A push by Senate Republicans to try to salvage Florida’s fragile property insurance market continues to move along — but it remains unclear if a major overhaul will make it to the desk of Gov. Ron DeSantis.
A Senate committee Wednesday pushed ahead two bills that cover everything from the rates charged and coverage provided by the state-created Citizens Property Insurance to changing how private insurance carriers handle roof claims.
Senators stressed the need to act this year, noting a long line of private carriers that are halting renewals or pulling out of the market.
“It’s not sustainable,” said Sen. Jim Boyd, who runs his own insurance agency in Bradenton and is the main sponsor of the Senate’s primary property insurance bill (SB 1728).
Boyd and other Senators also called the ongoing problems with property insurance a “catastrophe” that would only worsen if legislators failed to act. Saint Petersburg Republican Sen. Jeff Brandes is sponsoring a bill (SB 186) that takes aim at Citizens. Brandes has publicly complained that DeSantis and others are not taking the state’s property insurance crisis seriously.
Boyd’s legislation includes a provision that would give greater leeway to insurers on the type of coverage they provide for roof damage if the roof is 10 years or older. It could result in some homeowners receiving coverage that does not cover the full cost to install a new roof.
But it’s this provision that is drawing some questioning from other legislators — including House Speaker Chris Sprowls — who worry about whether people would be able to replace their roofs.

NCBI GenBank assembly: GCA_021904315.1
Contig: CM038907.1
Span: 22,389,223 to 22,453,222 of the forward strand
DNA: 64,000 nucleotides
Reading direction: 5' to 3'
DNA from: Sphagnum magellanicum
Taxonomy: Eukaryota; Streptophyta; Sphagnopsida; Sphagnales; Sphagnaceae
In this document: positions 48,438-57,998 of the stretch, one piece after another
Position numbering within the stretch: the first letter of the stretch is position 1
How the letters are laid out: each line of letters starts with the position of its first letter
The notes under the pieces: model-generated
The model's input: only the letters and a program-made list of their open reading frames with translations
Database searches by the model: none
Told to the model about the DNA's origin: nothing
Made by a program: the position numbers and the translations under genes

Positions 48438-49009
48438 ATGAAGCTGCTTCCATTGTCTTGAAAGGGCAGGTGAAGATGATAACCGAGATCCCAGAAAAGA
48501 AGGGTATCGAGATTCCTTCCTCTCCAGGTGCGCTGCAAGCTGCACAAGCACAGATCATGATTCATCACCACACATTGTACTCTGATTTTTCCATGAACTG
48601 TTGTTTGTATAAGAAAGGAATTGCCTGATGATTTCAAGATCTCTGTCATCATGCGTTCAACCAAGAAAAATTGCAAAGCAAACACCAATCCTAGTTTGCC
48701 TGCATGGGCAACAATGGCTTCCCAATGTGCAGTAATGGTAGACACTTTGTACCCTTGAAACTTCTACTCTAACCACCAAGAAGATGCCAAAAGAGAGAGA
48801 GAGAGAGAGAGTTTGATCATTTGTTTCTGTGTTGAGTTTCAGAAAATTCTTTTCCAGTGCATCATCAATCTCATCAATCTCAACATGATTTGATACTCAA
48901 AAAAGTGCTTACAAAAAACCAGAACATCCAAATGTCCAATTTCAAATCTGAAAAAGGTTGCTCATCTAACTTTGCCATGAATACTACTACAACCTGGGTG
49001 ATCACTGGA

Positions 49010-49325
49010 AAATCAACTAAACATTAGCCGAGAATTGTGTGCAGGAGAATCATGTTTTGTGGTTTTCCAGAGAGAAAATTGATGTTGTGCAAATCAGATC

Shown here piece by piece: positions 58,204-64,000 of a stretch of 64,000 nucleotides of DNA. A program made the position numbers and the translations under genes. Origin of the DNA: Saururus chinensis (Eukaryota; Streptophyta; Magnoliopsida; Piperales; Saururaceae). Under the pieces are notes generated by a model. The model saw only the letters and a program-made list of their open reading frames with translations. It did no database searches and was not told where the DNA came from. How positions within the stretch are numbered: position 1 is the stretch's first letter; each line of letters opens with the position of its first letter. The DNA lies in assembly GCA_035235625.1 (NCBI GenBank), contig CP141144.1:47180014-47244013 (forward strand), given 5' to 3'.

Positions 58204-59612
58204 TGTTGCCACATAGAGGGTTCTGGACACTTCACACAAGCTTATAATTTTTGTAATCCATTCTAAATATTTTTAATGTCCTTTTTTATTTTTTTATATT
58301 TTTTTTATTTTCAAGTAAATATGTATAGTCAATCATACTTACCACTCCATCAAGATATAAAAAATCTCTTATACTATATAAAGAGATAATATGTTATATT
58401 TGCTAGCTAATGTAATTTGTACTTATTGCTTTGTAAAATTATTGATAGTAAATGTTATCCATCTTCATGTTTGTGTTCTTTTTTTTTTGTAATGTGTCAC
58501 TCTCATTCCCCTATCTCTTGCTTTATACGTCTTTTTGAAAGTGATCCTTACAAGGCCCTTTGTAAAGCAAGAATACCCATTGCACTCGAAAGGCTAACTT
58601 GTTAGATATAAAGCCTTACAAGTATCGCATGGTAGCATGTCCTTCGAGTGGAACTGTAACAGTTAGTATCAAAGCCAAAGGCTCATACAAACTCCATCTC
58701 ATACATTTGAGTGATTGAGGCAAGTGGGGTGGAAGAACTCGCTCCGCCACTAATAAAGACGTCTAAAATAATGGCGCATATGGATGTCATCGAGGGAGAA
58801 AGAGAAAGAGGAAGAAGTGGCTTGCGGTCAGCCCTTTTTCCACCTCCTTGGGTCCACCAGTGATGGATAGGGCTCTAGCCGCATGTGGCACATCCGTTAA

“I want to make sure people are compensated,” the Palm Harbor Republican told reporters on Wednesday. “If you get a hurricane, and you’ve got a senior citizen on a fixed income, I am cognizant of the fact that they may not be able to go and get a huge roof. I totally understand the arguments, so we’ll see how the conversation goes in the next several weeks.”
But Sen. Jason Brodeur, a Lake Mary Republican, brushed aside that point of view, contending people need to be more “serious” about setting aside money for repairs. He noted that drivers don’t expect their automobile insurance to cover the cost of new tires.
“These are not supposed to be warranties, they are supposed to be insurance policies,” Brodeur said.
Meanwhile, Senate President Wilton Simpson said property insurance remains a top priority for his chamber and that if lawmakers don’t pass legislation this year, then the Legislature will have “failed our citizens.”
February 16, 2022 at 10:23 pm
Thats a big crisis in FL let see if GOPers do anything for homeowners.
February 18, 2022 at 1:35 pm
Roofers and lawyers are milking the system, driving up premiums, causing cancellations and restrictions of writing, and resulting in looking at potentially disastrous legislation for property owners like actual cash value on roof replacements. Several insurers have already stopped writing, and it will get worse.
Best Roof Hatches
February 22, 2022 at 1:27 am
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